The Death of a Dog Changes You

It’s two years ago today that I said goodbye to Willow, our 6 year-old Aussie. She was, without a doubt, my heart dog, though the words “heart dog” really don’t even begin to describe my love for her. 

After two weeks of her being critically ill and six of those days spent in a critical care facility, we made the excruciating decision to euthanize her.

I have no words to adequately convey how empty and devastated I was. I felt as if I lost my heart when I lost her. 

I wanted to write about her then, and I wanted to write about her as the days stretched into weeks and months without her. Write about my feelings and the darkness of my world, which had turned to black and white. I wanted to express the pain I was experiencing and how much I missed her. I wanted to share with the world, in words, what an amazing dog she was. About how she not only changed my life, but the lives of so many others with her gift of being a canine teacher in our business. I wanted to write about the many lessons I learned from her. I wanted to honor her. 

But I wasn’t emotionally ready, for in order to write about her I had to remember. The memories brought so much pain each time I realized she was no longer by my side. Nor did I have the ability to describe the incredible gift I received having been her person: the person who loved her beyond measure and the person who received the depth of her never-ending, unconditional love. We were devoted to one another. I always said I loved her more than life itself. 

But time marched on. I wrote nothing. Then I felt guilty because I hadn’t honored her in a way I felt was fitting. Oh, the roller coaster of emotions!  

Her death changed me. But her life also changed me. 

So here I sit two years later, finally feeling ready to begin putting into words the emotions that have been swirling around in my heart for these past two years.

I plan to write a book about the learning journey with each of my dogs, the deaths of three young dogs, the deep and dark places I visited after their deaths and the uncanny way that immense grief and sorrow can lead to pure joy. It’s a love story filled with tragedy, anger, guilt, second-guessing and, ultimately, acceptance. It feels like an epic undertaking, and distilling it down to those few sentences doesn’t quite do it justice in my mind. 

Two years have given me the perspective I feel I need to embark on this writing journey to not only honor Willow, but the five other amazing dogs who have forever changed my life with their lives, and the important lessons each taught me:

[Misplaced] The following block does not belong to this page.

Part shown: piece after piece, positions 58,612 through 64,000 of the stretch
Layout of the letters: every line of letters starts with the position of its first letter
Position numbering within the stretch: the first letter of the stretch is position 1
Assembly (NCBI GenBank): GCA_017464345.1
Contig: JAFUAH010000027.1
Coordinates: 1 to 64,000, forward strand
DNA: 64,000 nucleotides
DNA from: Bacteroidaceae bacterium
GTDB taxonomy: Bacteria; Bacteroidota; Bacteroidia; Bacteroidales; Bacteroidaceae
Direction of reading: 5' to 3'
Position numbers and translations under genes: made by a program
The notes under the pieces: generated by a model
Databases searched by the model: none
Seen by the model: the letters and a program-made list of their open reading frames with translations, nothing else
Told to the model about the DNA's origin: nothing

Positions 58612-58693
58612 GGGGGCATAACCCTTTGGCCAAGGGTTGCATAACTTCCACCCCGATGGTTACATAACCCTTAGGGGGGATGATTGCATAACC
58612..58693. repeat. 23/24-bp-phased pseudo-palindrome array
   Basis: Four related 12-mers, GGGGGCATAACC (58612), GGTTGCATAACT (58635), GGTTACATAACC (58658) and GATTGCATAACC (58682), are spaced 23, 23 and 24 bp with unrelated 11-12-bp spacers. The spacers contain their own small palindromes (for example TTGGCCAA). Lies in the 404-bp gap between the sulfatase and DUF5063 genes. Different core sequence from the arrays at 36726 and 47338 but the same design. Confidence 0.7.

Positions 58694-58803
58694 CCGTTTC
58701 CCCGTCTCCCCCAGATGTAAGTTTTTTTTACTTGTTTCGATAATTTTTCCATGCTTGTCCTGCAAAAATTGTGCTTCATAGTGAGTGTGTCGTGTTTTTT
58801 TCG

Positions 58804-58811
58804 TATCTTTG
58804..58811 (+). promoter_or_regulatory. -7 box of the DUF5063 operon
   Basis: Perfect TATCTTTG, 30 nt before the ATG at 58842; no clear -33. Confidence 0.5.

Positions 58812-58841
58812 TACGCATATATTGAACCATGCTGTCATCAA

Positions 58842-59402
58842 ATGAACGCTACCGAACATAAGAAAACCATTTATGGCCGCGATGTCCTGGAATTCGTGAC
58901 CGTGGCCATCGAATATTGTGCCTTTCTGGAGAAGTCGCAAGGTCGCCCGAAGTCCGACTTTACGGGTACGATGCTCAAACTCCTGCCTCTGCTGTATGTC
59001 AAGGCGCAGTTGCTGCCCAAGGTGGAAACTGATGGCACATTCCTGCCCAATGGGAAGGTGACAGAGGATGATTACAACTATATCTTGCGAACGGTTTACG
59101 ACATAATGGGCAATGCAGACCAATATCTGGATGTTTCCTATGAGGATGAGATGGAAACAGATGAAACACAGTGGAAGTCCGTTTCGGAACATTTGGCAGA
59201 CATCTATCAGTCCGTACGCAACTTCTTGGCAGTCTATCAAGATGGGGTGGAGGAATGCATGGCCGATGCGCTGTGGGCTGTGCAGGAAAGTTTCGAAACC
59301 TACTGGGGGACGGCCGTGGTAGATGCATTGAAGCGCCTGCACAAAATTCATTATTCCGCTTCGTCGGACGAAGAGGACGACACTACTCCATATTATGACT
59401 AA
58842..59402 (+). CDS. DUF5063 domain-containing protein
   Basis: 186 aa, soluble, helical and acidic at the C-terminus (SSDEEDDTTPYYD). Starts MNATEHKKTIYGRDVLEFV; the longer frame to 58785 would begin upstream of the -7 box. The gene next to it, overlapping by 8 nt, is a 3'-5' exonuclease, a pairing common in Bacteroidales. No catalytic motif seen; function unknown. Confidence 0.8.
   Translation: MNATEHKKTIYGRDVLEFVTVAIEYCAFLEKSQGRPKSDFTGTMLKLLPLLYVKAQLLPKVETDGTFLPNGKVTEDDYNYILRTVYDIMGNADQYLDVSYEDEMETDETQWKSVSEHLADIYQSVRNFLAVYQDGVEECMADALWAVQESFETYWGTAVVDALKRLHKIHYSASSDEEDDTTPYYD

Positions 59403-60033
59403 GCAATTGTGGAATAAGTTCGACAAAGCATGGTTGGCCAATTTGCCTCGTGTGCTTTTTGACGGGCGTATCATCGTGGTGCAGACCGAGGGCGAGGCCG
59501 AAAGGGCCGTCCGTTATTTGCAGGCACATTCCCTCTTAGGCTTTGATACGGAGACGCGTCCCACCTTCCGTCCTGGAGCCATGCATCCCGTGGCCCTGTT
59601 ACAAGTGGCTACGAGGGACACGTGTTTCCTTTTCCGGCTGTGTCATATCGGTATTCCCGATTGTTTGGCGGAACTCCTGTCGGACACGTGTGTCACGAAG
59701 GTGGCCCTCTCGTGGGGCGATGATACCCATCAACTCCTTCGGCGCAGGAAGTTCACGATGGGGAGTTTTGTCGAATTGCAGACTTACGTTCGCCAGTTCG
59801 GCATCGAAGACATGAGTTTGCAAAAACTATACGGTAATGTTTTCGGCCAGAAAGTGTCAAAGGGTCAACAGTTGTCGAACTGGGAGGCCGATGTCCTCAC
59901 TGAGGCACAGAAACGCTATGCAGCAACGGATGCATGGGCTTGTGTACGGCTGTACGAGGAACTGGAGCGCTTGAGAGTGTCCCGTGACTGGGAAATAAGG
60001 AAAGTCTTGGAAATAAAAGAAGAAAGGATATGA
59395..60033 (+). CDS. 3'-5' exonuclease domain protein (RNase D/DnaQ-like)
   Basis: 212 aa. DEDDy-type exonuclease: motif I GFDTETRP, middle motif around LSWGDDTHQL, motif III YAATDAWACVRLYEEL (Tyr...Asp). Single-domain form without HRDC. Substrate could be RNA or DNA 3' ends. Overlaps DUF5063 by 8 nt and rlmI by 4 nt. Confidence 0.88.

• Abbey, our first dog, a stray we rescued, who lived to be 12 and who helped me learn about canine cognitive dysfunction. 
  • Carter, our first Aussie and my crossover dog, whose tragic death at 2 years old propelled me into professional dog training. 
  • Gibson, who helped me hone my professional training skills and who died at 8 years old. 
  • Cody, who rocked our world with behavior challenges early on and is thankfully still with us. 
  • Willow, who changed my life in more ways than I’ll likely be able to express, and whose death came way too soon. 
  • And Cailie, now 2 years of age, who has taught me to love again. 


It’s a funny thing, making an internal decision to write a book. It starts to feel real. And then it’s another thing to actually say it out loud. Yikes, it was scary! I had to slay some feelings of inadequacy before I could even mention my goal to family and friends (of course, they were all so supportive). 

Then I finally mustered up the courage to reach out to a few published authors and editors in the dog training industry. Thank you, Malena DeMartini, Eileen Anderson, John Visconti, Coleen Ellis, and Adrienne Hovey for your graciousness, support and wise counsel in regard to how to begin this process. I feel like the Lion in the Wizard of Oz who just gained his courage. 

I’m retooling, reorganizing my Doga Studio to allow space for writing (as well as dog training), and I’m making time to work on assignments to enhance my writing skills. 

Cailie in the Doga Studio

I’ve found myself again. It’s a been a long journey. 

Nora McInerny said in her TED Talk, “We don’t ‘move on’ from grief. We move forward with it.” 

I’m moving forward with trust that I have it in me to adequately share how each of my dogs’ lives and their deaths has made me a better person. 

It’s really a book for me. And maybe, when I finish it, it will be for you too. 


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